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We Are Flying Solo

August 2, 2013

Changes Afoot

Naturally, after I celebrate Encore's awesomeness and plan a fantastic trip down to Southern Pines to visit his CANTER MA aunties and ride with David...

...he shuts that down a few hours before we depart.  Apparently, I never learn!

I arrived on Saturday morning to find his shoes all jacked up from stomping endlessly at flies and his withers and butt sore from the repeated concussion.  The rest of his back seemed fine and I tried to ride the soreness out with stretching but it did not go well.  In addition, the stomping plus a hoof growth spurt from new grass made him grow insane amounts of hoof wall all over the place; his feet did not even closely resemble their normal state!  He had two loose shoes and the barn farrier, who happened to be visiting, tacked them back on for us and also made a few suggestions, which got my brain churning.  He didn't know any better, haha.

Regardless, no trip for us.  Sadness.

Both boys were due for their vaccinations and our farrier was visiting yesterday, so I hauled them down to Dr. Bob's clinic.  While we there, I decided to redo the lateral radiographs of Encore's front feet that I had taken almost two years ago when I brought him home.  I was curious to see if there had been improvement in his P1/2/3 alignment (it felt like there had not), if there were any arthritic changes (I hoped not!), and what his soles and toes looked like (I already knew he grew a ton of toe).

Dr. Bob agreed it was far more useful to shoot the pictures than try to guess, so we made the boy some nice wood platforms and had a look.  Turns out, my instincts weren't totally wrong.

Left front foot.
When I said he grows a ton of toe, I meant it!  This is at 4.5 weeks of this crazy cycle, our grass has been off the charts.  So try not to judge the heinous hoof wall too much, even though it looks uuugly. 

On the positive side, his joint spaces have remained nice and clean, as has his navicular bone (nestled in the back between P2 and P3 (coffin bone).  While his coffin bone shows some remodeling on the palmar (facing the ground) and rear edges, it is nothing outside of the normal range.  His sole thickness, which was already great, had increased a bit more, yay!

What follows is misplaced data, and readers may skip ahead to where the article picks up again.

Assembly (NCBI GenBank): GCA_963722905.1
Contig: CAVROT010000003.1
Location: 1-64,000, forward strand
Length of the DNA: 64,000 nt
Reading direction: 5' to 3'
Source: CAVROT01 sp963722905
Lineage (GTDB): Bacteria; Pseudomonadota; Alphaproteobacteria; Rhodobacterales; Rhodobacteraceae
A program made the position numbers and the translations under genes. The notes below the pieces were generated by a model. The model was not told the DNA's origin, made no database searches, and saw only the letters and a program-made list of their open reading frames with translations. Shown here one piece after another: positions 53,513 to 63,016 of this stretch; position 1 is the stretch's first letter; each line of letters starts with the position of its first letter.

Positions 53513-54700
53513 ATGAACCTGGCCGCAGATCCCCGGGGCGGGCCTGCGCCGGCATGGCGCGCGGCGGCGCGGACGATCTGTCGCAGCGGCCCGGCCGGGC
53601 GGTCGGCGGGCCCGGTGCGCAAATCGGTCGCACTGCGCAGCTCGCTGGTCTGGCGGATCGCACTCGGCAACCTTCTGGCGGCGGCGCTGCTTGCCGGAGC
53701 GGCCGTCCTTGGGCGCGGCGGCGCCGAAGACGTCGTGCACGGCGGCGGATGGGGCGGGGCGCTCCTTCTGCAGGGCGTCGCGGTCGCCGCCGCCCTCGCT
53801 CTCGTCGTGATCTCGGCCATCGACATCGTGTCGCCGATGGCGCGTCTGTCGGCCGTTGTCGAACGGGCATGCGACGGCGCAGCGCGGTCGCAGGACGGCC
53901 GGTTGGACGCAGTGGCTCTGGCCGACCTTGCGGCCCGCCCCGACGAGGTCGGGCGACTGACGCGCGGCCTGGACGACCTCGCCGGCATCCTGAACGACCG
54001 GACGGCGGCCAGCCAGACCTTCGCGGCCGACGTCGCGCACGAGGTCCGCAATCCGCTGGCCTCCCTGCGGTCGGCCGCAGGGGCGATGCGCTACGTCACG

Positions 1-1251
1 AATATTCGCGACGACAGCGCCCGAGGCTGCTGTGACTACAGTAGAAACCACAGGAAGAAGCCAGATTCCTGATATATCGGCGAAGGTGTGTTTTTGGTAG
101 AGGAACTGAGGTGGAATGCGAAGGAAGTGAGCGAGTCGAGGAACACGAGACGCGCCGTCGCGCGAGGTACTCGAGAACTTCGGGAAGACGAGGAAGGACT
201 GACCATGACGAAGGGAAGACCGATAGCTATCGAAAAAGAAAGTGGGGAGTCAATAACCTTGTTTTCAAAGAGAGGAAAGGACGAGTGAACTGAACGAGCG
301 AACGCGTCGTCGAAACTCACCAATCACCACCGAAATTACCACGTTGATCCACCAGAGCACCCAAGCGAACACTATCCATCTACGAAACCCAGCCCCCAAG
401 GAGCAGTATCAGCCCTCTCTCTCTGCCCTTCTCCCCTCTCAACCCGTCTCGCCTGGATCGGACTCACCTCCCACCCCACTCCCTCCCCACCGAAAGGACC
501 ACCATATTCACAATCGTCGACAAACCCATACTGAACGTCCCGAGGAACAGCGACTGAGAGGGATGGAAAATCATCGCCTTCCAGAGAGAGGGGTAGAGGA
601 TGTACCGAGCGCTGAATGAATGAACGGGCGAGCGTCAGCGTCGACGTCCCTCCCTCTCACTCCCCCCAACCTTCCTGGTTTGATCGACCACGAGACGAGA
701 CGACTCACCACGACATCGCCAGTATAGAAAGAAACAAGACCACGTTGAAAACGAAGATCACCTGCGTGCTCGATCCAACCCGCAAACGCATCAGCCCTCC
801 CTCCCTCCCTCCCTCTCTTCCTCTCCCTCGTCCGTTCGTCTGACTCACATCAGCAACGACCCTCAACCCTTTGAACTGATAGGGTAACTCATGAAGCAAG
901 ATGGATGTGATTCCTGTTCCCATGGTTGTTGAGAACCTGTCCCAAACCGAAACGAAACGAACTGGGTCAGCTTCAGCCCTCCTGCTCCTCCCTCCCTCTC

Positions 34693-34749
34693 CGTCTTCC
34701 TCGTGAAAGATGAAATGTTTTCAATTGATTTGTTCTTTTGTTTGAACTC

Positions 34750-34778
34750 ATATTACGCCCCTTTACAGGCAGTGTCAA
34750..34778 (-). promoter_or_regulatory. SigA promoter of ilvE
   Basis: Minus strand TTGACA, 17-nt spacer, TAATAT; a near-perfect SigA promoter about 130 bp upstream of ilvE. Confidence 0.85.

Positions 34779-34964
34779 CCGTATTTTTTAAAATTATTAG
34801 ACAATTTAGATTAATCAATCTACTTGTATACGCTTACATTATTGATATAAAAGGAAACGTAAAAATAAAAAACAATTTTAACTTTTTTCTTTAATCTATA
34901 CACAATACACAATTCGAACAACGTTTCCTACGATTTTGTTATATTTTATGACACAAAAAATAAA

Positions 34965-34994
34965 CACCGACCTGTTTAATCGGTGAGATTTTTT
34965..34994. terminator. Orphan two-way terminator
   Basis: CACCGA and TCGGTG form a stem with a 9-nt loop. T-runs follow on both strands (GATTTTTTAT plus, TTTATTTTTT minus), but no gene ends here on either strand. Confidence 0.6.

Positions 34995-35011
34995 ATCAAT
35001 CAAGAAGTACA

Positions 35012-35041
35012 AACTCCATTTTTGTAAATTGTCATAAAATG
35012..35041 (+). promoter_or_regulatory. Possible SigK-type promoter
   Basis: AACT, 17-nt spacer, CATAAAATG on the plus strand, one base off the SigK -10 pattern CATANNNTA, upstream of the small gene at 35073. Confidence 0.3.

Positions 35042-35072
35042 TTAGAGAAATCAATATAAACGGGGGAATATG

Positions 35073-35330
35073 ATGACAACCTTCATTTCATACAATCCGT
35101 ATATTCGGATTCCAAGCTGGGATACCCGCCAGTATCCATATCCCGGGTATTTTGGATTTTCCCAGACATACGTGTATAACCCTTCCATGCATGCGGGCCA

However, there has not been any improvement in the P1/2/3 alignment.  The heel end of his coffin bone still sits a little too low, which lets the bones sink slightly out of alignment.  This also creates some bruising on the palmar surface of the coffin bone, in the center of the foot (I thought this sounded horrible, but Dr. Bob assured me it was minor). 

Right front foot.
His right foot told much the same story (this was one of the two reset on Saturday, hence different nails).  Still clean joints, navicular is fine, sole excellent.

Same verdict on bone alignment and coffin bone angle.

We also discussed his back feet.  Encore travels very base narrow behind and twists his hind feet, especially his left hind, when he pushes off the ground (very common).  His front feet also hit the ground before his hind feet if he is not fully engaged, creating his nice four-beat canter, heh.  However, he does not grow crazy toe back there, his hoof wall behind is very  nice.

Now it was time to create a new shoeing prescription!  He was wearing Natural Balance shoes up front, which farrier alternated with keg shoes when he felt it was appropriate, and a normal keg shoe behind.  So what is he wearing today?

Up front, he has an aluminum wedge shoe that lifts his heel 2 degrees to help correct that coffin bone angle (as we move his toe back, this will help too).  I HATE HATE HATE pads, as Solo wore them once and they gave him horrible thrush, bleh.  So I was happy to use a wedge shoe and farrier rolled the toe with his rasp to speed breakover even more.  He moved the toe wayyy back and the narrower shoe let it sit closer to the frog than the NB shoes could.

Behind, he went to a size larger keg shoe to both widen his stance, help the foot to land more quickly, and reduce the twisting of the ankle.  There was also an option of using a trailer on the outside branch of his old shoes, but farrier felt that since we needed to use studs, the larger shoe would make that easier on Encore, as the trailer would change more forces on the leg and that added to the studs might be too much change too fast.

So we will see how he responds to all this.  I am very glad I decided to go ahead with the radiographs -- it 100x times more helpful for the farrier to be able to see all the details and we can KNOW what Encore specifically needs help with and what he doesn't; that is worth a great deal!  He is also now wearing four fly boots that I dug out from my stores to reduce some of that stomping.

And you know, why not try to spend as much money as possible in one day!!!


  1. Bleh, no fun to spend all that money, but sounds like you'll get a lot out of it. Hope your pony feels better soon :-)